h90*** | 0.55 | ||||

std*** | 0.7 | ||||

cd_{2}*** |
-24.19 |

Overall, we did not observed significant differences between the predictive power of the explanatory variables derived from CHM_{ALS }and CHM_{SGM }for estimating *LMH*. However, the predictive power of explanatory variables derived from CHM_{eATE }was not that accurate as CHM_{ALS }and CHM_{SGM }for estimating *LMH* (Tab. 3).

## Comparison of image-based Canopy height models (CHM_{SGM }and CHM_{eATE}) with pure ALS (CHM_{ALS})

A summary of the statistics for the error distribution derived by subtracting CHM_{SGM, }CHM_{eATE }from CHM_{ALS }is shown in Tab. 4. We achieved a median error of -1.30 m and *NMAD* = 0.68 m from the difference maps derived by subtracting CHM_{SGM} from CHM_{ALS}. However, we achieved a median error of -1.18 m and *NMAD* = 1.11 m from the difference map obtained by subtracting CHM_{eATE} from CHM_{ALS}. In this case, CHM_{SGM }was closer to CHM_{ALS }as compared to CHM_{eATE }(Tab. 4).

**Tab. 4 -**Comparison of vertical agreement measures of image-based CHM (CHM

_{SGM }and CHM

_{eATE}) with pure ALS-derived CHM (CHM

_{ALS}).

Forested areas | CHM_{SGM - }CHM_{ALS} |
CHM_{eATE - }CHM_{ALS} |
---|---|---|

Sample size | Summary of the statistics of the error distribution derived from the differences maps | |

50% (median) [m] | -1.30 | -1.18 |

NMAD [m] |
0.68 | 1.11 |

68.3% | -0.57 | 0.74 |

95% quantile [m] | 0.99 | 6.64 |

Fig. 4 shows the final output maps of CHMs for a small subset of the study area which includes the transect line for CHMs comparison.

An example of the vertical profile of the four CHMs along the transect line depicted in Fig. 4 is shown in Fig. 5, where height values extracted from each CHMs are plotted in the form of line graphs. In general, all the three CHMs show a good agreement of the outer envelops of the forest surface. However, CHM_{ALS} seems to penetrate deeper through the small opening of the forest canopy. This suggests that image-based CHMs could be limited to the outer envelope of the forest structure and cannot describe in details both the middle layer and the forest ground.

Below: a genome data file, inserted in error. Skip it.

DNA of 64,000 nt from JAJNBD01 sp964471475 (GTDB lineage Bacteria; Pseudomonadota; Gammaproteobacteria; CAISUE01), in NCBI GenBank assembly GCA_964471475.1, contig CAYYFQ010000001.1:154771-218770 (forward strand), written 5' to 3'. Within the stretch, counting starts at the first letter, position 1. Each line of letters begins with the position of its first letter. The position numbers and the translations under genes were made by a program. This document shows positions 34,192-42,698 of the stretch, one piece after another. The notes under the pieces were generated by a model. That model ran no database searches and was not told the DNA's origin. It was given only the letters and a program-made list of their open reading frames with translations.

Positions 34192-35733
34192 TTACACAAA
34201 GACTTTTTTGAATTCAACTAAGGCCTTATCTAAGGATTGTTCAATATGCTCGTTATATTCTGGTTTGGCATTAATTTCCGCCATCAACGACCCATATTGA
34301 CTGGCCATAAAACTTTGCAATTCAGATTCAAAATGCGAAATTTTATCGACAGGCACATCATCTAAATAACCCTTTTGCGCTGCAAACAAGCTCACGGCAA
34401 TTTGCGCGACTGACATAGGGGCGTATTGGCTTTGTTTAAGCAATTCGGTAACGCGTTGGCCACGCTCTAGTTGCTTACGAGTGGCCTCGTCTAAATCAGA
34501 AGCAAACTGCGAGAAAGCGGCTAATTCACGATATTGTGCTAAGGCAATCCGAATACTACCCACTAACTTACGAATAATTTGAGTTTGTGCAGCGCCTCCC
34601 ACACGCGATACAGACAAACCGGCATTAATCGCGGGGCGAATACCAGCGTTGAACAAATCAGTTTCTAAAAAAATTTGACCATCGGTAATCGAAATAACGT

# Discussion

The first objective of our study was to compare the potential of photogrammetric image-based point clouds with ALS-derived data for the assessment of forest heights. The purpose was to find out a viable option for all those countries where stereo aerial photographs are updated on a regular basis, but ALS acquisitions are not that consistent as needed for continuous forest management. For the CHM based on ALS (CHM_{ALS}), we achieved R^{2 }= 0.83 and RMSE = 7.92% against *LMH*. Similarly, we achieved R^{2} = 0.82 and RMSE = 8.54 % for the image-based CHM using SGM (CHM_{SGM}) against *LMH*, respectively. However, we achieved R^{2 }= 0.55 and RMSE = 13.23% for the image-based CHM using eATE (CHM_{eATE}) with *LMH*, which is not that accurate as CHM_{ALS }and CHM_{SGM}. White et al. ([47]) used SGM and compared the potential of ALS and image-based point cloud metrics for estimating *LMH* at the plot level. They obtained RMSE = 8.96% for ALS and 14% for image-based point clouds with *LMH*., *i.e.*, a lower accuracy as compared with that obtained in this study. Järnstedt et al. ([16]) used the NGATE module of the SOCET SET for point clouds generation and compared the potential of ALS and image-based point clouds for estimating the tree mean height at the plot level. They obtained an RMSE = 18.61% for ALS and 28.23% for image-based point clouds, which is also higher than our results based on SGM. The error distribution in the form of quantiles derived from the differences maps (Tab. 4) also indicates that the image-based CHM using SGM (CHM_{SGM}) is closer to ALS CHM (CHM_{ALS}) than the image-based point clouds using eATE (CHM_{eATE}).